Hoping to Ease Trade Tensions With U.S., Europeans Look to Oysters

Posted November 12, 2018 8:27 p.m. EST

BRUSSELS — The United States and Europe may one day put aside their differences on trade, eliminate tariffs on industrial goods and work together to rein in their common economic adversary, China.

But for Cecilia Malmstrom, the European trade commissioner, the most urgent task is to produce quick results, however humble, that will keep an impatient President Donald Trump from imposing even more drastic penalties on European imports than the tariffs his administration has already levied.

So when Malmstrom meets in Washington on Wednesday with her American counterpart, Robert E. Lighthizer, she will count it as a substantial victory if she can lower the barriers hindering one bit of trans-Atlantic commerce: oysters.

The United States and Europe have long banned the importing of each other’s shellfish. But a deal to ease trade on that front has been in the works for several years and could be dressed up by the both sides as a success that helps smooth relations with the White House.

Shellfish may seem like an odd focus for negotiators, but exports from the United States are worth about $1.7 billion a year. And international trade in clams, mussels, oysters and scallops — all of which are shipped live by air — is growing.

The emphasis on mollusks also illustrates a strategy that officials in Brussels hope will prevent Trump from acting on a threat to impose steep tariffs on European cars, a potentially devastating blow to the European economy.

The likelihood that the administration would proceed with those tariffs appeared to increase with the revelation on Monday that the president planned to review a draft report of a Commerce Department investigation into whether imported cars and car parts pose a national security threat, according to three people familiar with the matter.

A finding that such imports threaten national security would allow Trump to impose sweeping tariffs under Section 232 of the Trade Expansion Act. The report is expected to outline a range of options, from doing nothing to placing tariffs or imposing quotas to limit imports, the three people said.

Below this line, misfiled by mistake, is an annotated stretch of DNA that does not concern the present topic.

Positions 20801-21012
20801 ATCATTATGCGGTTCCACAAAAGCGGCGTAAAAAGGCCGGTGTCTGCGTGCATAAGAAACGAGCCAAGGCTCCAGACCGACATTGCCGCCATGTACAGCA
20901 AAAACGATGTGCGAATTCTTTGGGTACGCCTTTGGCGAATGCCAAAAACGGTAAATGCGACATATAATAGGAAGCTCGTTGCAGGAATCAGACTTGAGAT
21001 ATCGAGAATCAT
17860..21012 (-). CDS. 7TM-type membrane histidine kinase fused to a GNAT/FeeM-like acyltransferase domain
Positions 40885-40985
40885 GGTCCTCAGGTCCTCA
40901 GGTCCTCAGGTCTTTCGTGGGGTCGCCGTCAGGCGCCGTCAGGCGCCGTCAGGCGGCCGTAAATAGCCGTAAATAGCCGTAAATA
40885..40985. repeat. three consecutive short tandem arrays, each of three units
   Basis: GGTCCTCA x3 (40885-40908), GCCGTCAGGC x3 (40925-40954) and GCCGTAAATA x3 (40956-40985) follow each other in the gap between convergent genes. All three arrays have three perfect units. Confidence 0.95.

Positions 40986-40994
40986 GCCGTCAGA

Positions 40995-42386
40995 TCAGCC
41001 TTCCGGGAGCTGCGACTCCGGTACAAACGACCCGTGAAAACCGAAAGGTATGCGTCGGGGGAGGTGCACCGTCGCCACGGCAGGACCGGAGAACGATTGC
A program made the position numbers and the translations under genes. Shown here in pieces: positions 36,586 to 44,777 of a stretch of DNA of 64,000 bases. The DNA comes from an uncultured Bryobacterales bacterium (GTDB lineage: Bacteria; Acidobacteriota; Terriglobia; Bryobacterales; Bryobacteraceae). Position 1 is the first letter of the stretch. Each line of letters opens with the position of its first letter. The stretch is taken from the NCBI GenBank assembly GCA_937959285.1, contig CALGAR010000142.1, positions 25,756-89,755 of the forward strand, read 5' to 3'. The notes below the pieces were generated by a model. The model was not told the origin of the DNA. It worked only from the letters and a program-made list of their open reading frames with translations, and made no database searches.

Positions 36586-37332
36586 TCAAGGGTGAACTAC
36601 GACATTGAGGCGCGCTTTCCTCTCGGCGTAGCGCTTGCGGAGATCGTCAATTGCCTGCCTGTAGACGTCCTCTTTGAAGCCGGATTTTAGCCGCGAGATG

Even before that development, it had become clear that it would probably take years to negotiate a comprehensive trade deal, and Malmstrom does not yet have a formal mandate from European Union members to conduct talks toward that goal.

That is why Europeans are considering sectors where their regulatory standards and those of the United States are similar or identical in hopes it might be relatively easy to reach accord.

“We are working as fast as possible to try to deliver a few positive outcomes as quickly as possible,” Malmstrom said at a news conference in Brussels on Friday after European Union trade ministers met to discuss relations with the United States.

Drugs are another category where a quick agreement might be possible. The European pharmaceutical industry is pushing for the United States to accept the results of clinical trials in Europe of its new drugs, and vice versa. That would cut the cost of testing drugs by millions of dollars and, by extension, help hold down prices for prescription medicines for everyone.

The narrow focus of such proposals shows how difficult it has been to fulfill the expectations raised by an upbeat meeting in July between Trump and Jean-Claude Juncker, the president of the European Commission, which is the union’s executive arm. At the time, the two leaders released a joint statement speaking of a “close friendship, of strong trade relations in which both of us will win.”

Trade pacts typically take years to negotiate under the best of circumstances. EU procedures require Malmstrom to first define the scope of any talks and then seek a mandate from the 28 member states. By the time that process is complete, she and other European Commission commissioners may be near the end of their terms, which expire at the end of next October.